Remembering Julia Child, “Our Lady of the Ladle”*: A Reprint and More

(Julia Child died on August 13, 2004. Her birthday was August 15; she would have been 92 years old. The following article originally appeared in The Roanoke Times on Sunday, Aug. 22, 2004, page 3 of the Horizon section. I wrote this with tears in my eyes, I'd only met her once. And yet, what…

The Little Fish with Big Taste: The Much-Maligned Anchovy and its Cousins

When I finally discovered that anchovies (Engraulis encrasicolus) weren’t just for crappy pizzas anymore, I was pretty long in the tooth, so to speak. It took me a long time to even dare to add anchovies to the food I cooked. In that, I am not unlike other cooks over the centuries: What if I…

Another Holy Trinity of the Kitchen: The Magic of Milk, Eggs, and White Flour

Every time I pour crêpe batter into my 8-inch Teflon*-lined crêpe pan, I see deep scratches, the ones that Habiba made with the fork she used while cooking a three-egg cheese-and-herb omelet one wintry Moroccan morning. The scratches don’t affect the pan’s performance, just as wounds and scars don’t fundamentally change who we are and…

Julia Child’s “The French Chef, ” by Dana Polan

“a history of early American television telescoped through the persona and history of Julia Child. . . . fascinating . . .” When you walk the streets of Cambridge, Massachusetts, you can’t miss the lingering traces of heroes and history. From the names of the men who brought you the Boston Tea Party to the…

Macarons – Food of Dreams and Fairy Tales

Macarons. Truly an example of "Don't try this at home." But how I longed to recreate the taste and the crunch of the macarons I greedily ate as often as I could, when I passed that fairy-tale bakery on the Rue de Rivoli, close to the Hotel de Ville metro stop: Maison Georges Larnicol. Although…

Un vrai canard: Duck and French Culinary Traditions

Do you associate ducks, along with snails and frogs, with traditional French cuisine? If so, you're hardly alone. I do, too. And I often wonder, like many of us who write about food, just how some of these traditions begin. I think the answers might appall or thrill us. Last week, I read an old…

Memoirs of a Breton Peasant: Sifting Through the Nostalgia

It’s not often that the words of poor peasants appear in print. And when they do, it’s a cause for rejoicing, especially for scholars pertaining to the Braudel/Certeau school of the history of daily life. What's more, our current nostalgic longings for a more paradisiacal past evaporate quickly in the light of these often ruthlessly real…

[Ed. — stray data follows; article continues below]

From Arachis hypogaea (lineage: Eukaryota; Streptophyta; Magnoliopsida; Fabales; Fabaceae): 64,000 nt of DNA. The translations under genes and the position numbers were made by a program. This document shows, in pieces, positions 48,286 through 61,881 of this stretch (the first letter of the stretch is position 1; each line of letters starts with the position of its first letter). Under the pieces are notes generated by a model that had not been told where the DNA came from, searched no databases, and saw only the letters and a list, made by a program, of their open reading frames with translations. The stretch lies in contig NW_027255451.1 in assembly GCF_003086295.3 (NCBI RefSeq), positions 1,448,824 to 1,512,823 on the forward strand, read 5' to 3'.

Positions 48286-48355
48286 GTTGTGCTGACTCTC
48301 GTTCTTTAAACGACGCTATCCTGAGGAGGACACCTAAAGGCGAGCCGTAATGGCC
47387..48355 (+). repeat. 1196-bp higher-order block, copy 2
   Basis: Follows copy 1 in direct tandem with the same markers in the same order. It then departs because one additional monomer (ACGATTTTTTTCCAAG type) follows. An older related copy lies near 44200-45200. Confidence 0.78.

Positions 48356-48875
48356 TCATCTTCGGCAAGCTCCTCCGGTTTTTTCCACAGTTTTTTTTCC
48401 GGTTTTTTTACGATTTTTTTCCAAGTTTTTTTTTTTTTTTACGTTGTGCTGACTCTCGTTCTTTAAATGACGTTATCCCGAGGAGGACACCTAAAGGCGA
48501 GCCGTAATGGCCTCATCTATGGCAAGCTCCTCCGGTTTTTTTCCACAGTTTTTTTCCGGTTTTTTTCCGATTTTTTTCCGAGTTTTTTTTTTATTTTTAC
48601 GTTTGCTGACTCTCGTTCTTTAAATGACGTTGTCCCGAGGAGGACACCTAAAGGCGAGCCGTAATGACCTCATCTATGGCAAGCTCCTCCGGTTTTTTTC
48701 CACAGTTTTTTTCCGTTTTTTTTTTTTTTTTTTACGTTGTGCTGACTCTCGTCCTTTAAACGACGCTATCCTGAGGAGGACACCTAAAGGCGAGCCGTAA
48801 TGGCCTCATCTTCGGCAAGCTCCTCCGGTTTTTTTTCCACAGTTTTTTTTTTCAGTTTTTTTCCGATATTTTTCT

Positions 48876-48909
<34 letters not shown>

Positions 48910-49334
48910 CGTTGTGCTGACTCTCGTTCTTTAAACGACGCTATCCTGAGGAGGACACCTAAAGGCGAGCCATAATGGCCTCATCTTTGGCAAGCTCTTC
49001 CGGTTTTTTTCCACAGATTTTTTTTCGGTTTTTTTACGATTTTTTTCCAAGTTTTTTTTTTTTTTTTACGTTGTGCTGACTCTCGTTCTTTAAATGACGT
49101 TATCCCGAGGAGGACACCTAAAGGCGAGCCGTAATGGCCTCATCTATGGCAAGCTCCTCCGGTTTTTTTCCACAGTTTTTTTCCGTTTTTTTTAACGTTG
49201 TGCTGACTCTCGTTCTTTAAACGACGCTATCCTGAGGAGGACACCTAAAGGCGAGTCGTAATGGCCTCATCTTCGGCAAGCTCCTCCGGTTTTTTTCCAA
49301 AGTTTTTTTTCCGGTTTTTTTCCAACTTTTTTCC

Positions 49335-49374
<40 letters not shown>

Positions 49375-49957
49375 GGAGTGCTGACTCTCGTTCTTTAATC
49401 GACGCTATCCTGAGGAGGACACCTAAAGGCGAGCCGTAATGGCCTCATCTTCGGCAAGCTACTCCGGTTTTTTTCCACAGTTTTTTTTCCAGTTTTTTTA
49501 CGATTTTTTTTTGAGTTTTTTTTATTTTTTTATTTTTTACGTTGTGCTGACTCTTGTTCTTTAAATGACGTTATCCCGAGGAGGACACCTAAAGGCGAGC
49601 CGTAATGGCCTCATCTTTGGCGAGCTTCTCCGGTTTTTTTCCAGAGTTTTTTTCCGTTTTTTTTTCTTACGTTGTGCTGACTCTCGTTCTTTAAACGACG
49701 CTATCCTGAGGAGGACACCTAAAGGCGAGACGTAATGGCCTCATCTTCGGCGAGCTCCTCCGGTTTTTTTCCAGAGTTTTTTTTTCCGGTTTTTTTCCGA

Worshipping Different Gods … The French (Food) Reformation

People throughout history reveal their preoccupations through their architecture, artifacts, and the written word. These aspects reflect what matters to societies at various times. It comes down, in a way, to questions of taste, not just alimentary, but cultural and moral. The fashions, the trends, the modes of the day pass and morph into others…

For French Cooks Who …

have everything - or nearly everything - in their batterie de cuisine. A Turbotière, for cooking, well, turbots. Available, the pan, that is, at E. DEHILLERIN in Paris ( 18 et 20, rue Coquillière - 51, rue Jean- Jacques Rousseau, 1st arrondissement) for the princely sum of nearly 570 euros ($826.25). Considering the size of turbots, the price…

L’Armagnac Vieux of the Tour d’Argent (and More)

Beauty comes in many guises. Appropriately for a restaurant in full view of Notre Dame and its mythical hunchback, the dining room of the Tour d'Argent in Paris resembles the prow of a ship sailing off into the sunset. Some critics say its reputation for good food departed some time ago. An auction in December…

In the Parisian Kitchen

Many years ago, when I first fell in love with Paris, I stayed in hotels and suffered through agonizingly mediocre dinners in nameless bistros, always longing for a kitchen of my own, to paraphrase Virginia Woolf. When I finally realized that renting an apartment made more sense monetarily and culinarily, why then I invested in…

Lavender, France’s Balm for the Soul

The lavender lingers on my sloping hillside, autumn rain running in rivulets between the dying leaves. At summer's peak, the purple flowers tantalized the bees and butterflies and me, the glorious scent perfuming the air of evening and morning both. No lambs frolicked in the lavender this year, but maybe someday a friend's weanlings will…

The Joy of France: Open-Air Markets I

Markets in France reflect a long tradition of local foods, now sadly giving way to supermarkets like Franprix, Monoprix, and Intermarché, but still holding their own. With any justice at all, such markets will continue as the local foods movement takes firmer root.